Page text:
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The Congress-led United Progressive Alliance government, after its first tenure in office, won a second mandate with decisive numbers. Then, in the course of its second term, it became a cesspool of inaction, corruption and faulty practices. No attempt was made to restructure the processes and mechanisms for delivering services to the poor and the less privileged populations of this country, for whom many welfare initiatives were established. This resulted in vast wastages and corruption, and the ‘good intentions’ of those in power got translated into severely bad practices. Those walking in the corridors of power, oblivious to truth and reality, exuded arrogance and were unwilling to acknowledge what was going wrong. They scornfully brushed aside any and all critical appraisal. They are bound to pay a huge price within the next few months for being responsible for the sort of governance the country was subjected to.

Words cannot re-build a party, nor can mere good intentions. In the information age, politics and its modalities have also undergone a change and need to be redesigned. Large rallies are not of consequence anymore except as celebratory events where people congregate to salute possible winners and icons. The door to door meeting with families and individuals, spread over months prior to the polling day, and walking through villages to meet people in panchayat compounds and listen to them, have a far greater impact and allow the voters to feel they are participants in the process of change and growth. Spending money to ‘buy’ people, their sentiments and their commitment is insulting and has no real place in the changing politics of our time.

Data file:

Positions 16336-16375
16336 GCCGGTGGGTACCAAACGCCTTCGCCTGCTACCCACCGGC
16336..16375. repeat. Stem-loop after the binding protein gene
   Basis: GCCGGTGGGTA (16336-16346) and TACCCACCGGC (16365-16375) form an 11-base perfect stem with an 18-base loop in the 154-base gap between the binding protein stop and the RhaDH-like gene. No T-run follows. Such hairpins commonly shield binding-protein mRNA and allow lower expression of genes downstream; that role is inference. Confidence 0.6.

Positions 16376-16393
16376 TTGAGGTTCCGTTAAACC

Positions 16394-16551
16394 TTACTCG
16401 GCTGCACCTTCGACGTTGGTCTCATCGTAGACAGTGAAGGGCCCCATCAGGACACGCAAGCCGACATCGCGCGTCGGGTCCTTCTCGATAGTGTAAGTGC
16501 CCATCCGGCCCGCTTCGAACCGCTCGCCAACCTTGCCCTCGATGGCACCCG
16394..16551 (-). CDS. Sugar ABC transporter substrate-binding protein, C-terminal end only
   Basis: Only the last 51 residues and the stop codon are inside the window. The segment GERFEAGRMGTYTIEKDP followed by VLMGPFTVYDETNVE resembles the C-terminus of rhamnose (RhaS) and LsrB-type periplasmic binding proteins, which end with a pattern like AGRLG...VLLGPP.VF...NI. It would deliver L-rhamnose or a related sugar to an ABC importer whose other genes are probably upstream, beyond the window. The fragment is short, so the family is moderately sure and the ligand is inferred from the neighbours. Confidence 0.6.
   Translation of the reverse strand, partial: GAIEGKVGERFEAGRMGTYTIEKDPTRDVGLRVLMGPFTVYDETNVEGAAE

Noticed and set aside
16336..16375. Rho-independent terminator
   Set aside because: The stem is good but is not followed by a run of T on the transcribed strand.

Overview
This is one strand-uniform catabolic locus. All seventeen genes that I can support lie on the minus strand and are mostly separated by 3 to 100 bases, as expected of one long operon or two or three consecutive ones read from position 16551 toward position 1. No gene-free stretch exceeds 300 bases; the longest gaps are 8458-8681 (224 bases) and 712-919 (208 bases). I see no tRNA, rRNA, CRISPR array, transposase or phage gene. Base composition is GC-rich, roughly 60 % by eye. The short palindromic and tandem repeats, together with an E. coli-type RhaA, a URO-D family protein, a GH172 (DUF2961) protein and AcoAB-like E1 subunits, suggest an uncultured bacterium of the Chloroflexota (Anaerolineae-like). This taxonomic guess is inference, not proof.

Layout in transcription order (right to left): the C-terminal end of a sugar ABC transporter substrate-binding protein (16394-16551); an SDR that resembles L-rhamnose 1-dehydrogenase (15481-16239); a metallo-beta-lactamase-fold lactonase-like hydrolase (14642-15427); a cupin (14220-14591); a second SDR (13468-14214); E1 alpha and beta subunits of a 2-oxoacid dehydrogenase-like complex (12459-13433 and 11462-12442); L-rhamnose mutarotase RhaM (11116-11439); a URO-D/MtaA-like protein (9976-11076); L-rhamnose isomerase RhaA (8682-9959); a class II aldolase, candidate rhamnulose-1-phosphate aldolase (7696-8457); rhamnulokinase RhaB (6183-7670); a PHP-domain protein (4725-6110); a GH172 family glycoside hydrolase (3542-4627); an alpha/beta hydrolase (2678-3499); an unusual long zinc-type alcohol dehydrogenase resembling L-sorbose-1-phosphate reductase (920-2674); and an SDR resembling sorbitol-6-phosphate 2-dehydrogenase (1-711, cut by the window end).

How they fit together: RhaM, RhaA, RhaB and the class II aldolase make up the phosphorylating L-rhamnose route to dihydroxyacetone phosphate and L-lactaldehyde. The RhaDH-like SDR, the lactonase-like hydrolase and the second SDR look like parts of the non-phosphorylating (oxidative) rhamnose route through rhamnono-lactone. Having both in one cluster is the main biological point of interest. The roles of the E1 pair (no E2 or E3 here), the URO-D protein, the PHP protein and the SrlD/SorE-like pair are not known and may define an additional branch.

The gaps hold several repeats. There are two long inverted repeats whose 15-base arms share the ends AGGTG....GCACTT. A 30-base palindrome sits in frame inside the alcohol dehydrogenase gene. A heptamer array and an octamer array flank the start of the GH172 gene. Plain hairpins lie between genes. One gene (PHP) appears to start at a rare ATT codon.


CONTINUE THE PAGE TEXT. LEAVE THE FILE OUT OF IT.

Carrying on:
Wake up

To craft and define a campaign strategy with a predictable ‘manifesto’, is no longer valid. There has to be hard work and real engagement. For a start, the Congress needs to turn itself inside out if it has to resurrect itself. Why is it so difficult for Rahul Gandhi, who has been handed the baton by Sonia Gandhi, to dramatically restructure the party he leads? Why can he not be perfectly clear about what he wants? Why can he not replace aged leaders with young, able ones in one fell swoop? Why are leaders like Sachin Pilot and Jyotiraditya Scindia, along with their peers in other states, not travelling incessantly across their regions to every village panchayat in an effort to make an impact? And most importantly, why does the young Gandhi scion not communicate his position on all national issues to the people of India, on a regular basis? Instead of only talking about the ‘poor’ and their plight, why not empower the tribal communities and a neglected mass of people residing in rural areas, by creating infrastructure and a market for their traditional skills? This will mobilize a latent workforce to generate employment and wealth.

Why has the Congress compromised on real economics? Is it because the leadership does not understand India and its strengths? Or is it because the country is dictated to by other neo-colonial powers in order to support its market economics? Why are indigenous skills and information technology always left on the back burner as far as the country’s failed economic model is concerned?

I also wonder why the education system in India has being allowed to become a stepping-stone to a state of intellectual mediocrity. Why has the administrative arm of the government been encouraged to exploit and destroy all forward thinking and creativity by killing enterprise with untenable rules and norms that urgently need to be rewritten?

It is never too late. After a crippling defeat in 1977 for the Congress, Indira Gandhi romped home, victorious, less than two years later.